"Glue and Screw" may be the woodbutcher's delight but it isn't the technique most favorable to a builder who has a short time line. S&G may lack the luster of poetry but it is faster, lighter, tighter, less prone to leaks, and better at fending off rot.
    On a more serious note, if you are committed to building a hull w/cabin and interior furniture, a mast w/spars, and sew a sail in a single summer, altho' you live in a warmer climate, you will really have to boogie to pull it off. I would judge you are being overly ambitious for the timeline you propose but, my judgement may be pesimistic because I'm rather disorganized. Even if you were using a more modern construction technique a boat of that complexity would be a 12 month project and you would have to work on it religiously.
    I am disabled and have all day and night to do what ever.I just wanna keep it smallish,with a cabin,cheap, and can be pulled by my small pick up.

    The reason I chose this design was my wood stash.I have close,if not more,than 200 board feet of 1x material called for in the plans.I would need ply and epoxy to complete the hull.I may have aluminum for a mast and boom depending on the type of rigging and sails.
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    Cool Re: Blue Moon plans,Q&A with PICS!Pic lovers.

    Quote Originally Posted by ben2go View Post
    ...

    I just wanna keep it smallish,with a cabin,cheap, and can be pulled by my small pick up.

    The reason I chose this design was my wood stash.I have close,if not more,than 200 board feet of 1x material called for in the plans.I would need ply and epoxy to complete the hull.I may have aluminum for a mast and boom depending on the type of rigging and sails.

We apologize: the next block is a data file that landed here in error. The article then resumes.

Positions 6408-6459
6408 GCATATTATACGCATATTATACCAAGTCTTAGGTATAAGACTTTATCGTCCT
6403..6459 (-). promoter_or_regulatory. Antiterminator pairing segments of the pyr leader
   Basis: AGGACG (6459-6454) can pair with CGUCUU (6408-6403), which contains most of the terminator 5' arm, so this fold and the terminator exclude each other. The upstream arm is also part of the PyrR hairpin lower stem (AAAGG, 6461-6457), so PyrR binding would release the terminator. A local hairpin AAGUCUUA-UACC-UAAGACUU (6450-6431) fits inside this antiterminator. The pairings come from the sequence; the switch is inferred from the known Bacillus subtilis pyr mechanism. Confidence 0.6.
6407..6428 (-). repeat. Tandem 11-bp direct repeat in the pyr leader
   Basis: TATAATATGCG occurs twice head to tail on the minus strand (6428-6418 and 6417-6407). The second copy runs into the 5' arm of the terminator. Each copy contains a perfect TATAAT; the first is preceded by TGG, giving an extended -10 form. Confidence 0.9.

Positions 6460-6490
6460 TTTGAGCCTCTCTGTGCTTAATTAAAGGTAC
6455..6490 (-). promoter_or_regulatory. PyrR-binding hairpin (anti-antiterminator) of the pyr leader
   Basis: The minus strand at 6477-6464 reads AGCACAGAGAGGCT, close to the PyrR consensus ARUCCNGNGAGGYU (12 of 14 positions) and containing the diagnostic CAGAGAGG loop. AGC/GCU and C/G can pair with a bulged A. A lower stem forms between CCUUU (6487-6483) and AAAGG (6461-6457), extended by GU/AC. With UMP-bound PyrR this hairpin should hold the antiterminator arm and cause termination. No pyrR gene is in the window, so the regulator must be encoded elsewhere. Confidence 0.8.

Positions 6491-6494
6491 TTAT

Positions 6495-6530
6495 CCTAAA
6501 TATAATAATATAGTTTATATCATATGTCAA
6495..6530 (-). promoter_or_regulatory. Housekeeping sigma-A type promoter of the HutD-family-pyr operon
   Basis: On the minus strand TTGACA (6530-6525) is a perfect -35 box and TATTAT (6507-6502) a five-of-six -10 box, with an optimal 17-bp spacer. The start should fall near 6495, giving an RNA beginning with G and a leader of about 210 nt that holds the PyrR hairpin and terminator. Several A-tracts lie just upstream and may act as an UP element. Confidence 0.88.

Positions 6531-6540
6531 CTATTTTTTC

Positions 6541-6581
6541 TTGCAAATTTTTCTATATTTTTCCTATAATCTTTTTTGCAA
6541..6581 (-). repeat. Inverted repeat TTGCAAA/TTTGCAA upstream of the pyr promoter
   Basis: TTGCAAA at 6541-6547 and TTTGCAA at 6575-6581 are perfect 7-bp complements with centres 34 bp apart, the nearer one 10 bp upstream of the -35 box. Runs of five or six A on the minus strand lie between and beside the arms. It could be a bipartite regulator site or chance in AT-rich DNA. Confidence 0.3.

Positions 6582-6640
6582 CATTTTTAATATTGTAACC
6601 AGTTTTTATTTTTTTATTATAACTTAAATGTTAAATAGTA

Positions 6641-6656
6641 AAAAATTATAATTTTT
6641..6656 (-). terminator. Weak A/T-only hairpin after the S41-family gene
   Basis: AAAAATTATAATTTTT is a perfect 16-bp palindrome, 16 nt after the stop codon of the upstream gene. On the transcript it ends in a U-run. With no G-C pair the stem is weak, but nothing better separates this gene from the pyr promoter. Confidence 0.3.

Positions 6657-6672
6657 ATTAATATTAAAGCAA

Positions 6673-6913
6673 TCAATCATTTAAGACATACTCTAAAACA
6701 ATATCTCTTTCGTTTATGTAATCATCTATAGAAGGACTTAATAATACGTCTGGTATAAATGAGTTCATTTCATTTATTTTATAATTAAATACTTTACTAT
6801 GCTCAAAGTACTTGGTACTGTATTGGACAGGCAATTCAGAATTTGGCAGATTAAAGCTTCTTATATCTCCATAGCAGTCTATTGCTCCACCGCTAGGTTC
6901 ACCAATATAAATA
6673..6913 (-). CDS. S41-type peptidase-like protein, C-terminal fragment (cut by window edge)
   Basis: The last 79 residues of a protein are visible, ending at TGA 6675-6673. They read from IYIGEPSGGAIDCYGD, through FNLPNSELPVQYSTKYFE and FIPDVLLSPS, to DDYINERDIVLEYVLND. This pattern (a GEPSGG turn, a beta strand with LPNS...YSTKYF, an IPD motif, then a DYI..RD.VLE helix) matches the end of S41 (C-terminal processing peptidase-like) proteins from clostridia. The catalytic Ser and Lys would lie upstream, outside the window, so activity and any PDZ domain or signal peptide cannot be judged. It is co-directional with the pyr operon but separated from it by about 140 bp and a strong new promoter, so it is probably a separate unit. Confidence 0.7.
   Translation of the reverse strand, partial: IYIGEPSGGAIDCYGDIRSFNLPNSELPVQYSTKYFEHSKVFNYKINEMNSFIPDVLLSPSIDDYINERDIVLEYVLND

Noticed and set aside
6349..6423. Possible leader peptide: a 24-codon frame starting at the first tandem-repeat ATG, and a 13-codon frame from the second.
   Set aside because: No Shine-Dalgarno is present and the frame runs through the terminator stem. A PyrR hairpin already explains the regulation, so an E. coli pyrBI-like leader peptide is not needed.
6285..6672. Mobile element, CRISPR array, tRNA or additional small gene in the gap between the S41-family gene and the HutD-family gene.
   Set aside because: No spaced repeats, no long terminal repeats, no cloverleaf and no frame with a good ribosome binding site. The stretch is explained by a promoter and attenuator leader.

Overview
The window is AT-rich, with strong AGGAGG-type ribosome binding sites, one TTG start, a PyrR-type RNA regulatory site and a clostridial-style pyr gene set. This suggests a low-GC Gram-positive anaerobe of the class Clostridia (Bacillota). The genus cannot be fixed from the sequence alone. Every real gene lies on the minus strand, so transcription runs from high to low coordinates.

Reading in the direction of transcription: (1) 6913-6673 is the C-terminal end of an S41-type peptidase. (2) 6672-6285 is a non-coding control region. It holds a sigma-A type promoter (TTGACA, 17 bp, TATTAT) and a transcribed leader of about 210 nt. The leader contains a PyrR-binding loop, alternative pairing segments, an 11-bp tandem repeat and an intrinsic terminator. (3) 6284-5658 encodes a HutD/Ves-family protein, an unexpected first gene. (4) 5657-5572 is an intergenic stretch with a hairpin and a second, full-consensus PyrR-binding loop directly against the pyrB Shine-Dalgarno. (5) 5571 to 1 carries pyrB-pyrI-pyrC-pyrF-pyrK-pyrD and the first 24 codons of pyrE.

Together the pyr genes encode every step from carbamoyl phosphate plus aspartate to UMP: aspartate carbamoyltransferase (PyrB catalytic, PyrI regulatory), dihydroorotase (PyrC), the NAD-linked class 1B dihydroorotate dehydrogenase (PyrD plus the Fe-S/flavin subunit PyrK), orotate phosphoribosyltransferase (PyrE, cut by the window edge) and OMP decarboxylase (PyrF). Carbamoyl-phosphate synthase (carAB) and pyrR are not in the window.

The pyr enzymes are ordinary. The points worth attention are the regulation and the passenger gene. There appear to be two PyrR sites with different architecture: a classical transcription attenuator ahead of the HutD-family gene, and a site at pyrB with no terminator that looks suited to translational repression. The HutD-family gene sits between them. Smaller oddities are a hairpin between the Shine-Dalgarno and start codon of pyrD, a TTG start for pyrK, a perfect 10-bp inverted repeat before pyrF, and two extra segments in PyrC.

You've described about a zillion boats from currently active designers. Selway-Fisher and Sam Devlin already mentioned. Add to the list: Iain Oughtred, John Welsford, Paul Gartside, many many more.

    Look at the Wee Seal post in Reqources started today or yesterday for a link to a gallery of photos of a nice example of Iain Oughtred's Wee Seal. Only one of numerous contenders for your building efforts. Selway-Fisher's Tideway 14 and the Swan series of boats merit consideration.

    How small is your truck? Towing capacity? Boats, sails, batteries, stores, ground tackle, trailer, etc. have a nasty habit of always weighing more than the literature estimates. Plan and build accordingly. A prudent person would try to stay at 50% of towing capacity and install an auxillary transmission cooler if the truck has an automatic transmission.

    A member of this forum just pointed out something to consider: The nature of launch ramps in your area. Shallow ramps may make launching and retrieving difficult for a boat with more draft than the average bass boat.

    What kind of lumber is in your stack of 200 B.F. of 1x? You may need to do laminating. Some parts may be bigger than 1x. On the other hand, that pile of lumber, if it's all the same species, might be the basis for a strip planked boat.

    Good luck.
    Wayne
    Somewhere in Texas

    Quote Originally Posted by Yeadon View Post
    The Straight of Georgia looks big.
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    Default Re: Blue Moon plans,Q&A with PICS!Pic lovers.

    I do not subscribe to the claimed advantages of S&G over framed so if you end up cursing your decision to build that way don't say no one told ya so. My advice is first to find the right design, and second, build it the way it was designed to be built. You'll probably end up doing a little cursing either way regardless.

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    Default Re: Blue Moon plans,Q&A with PICS!Pic lovers.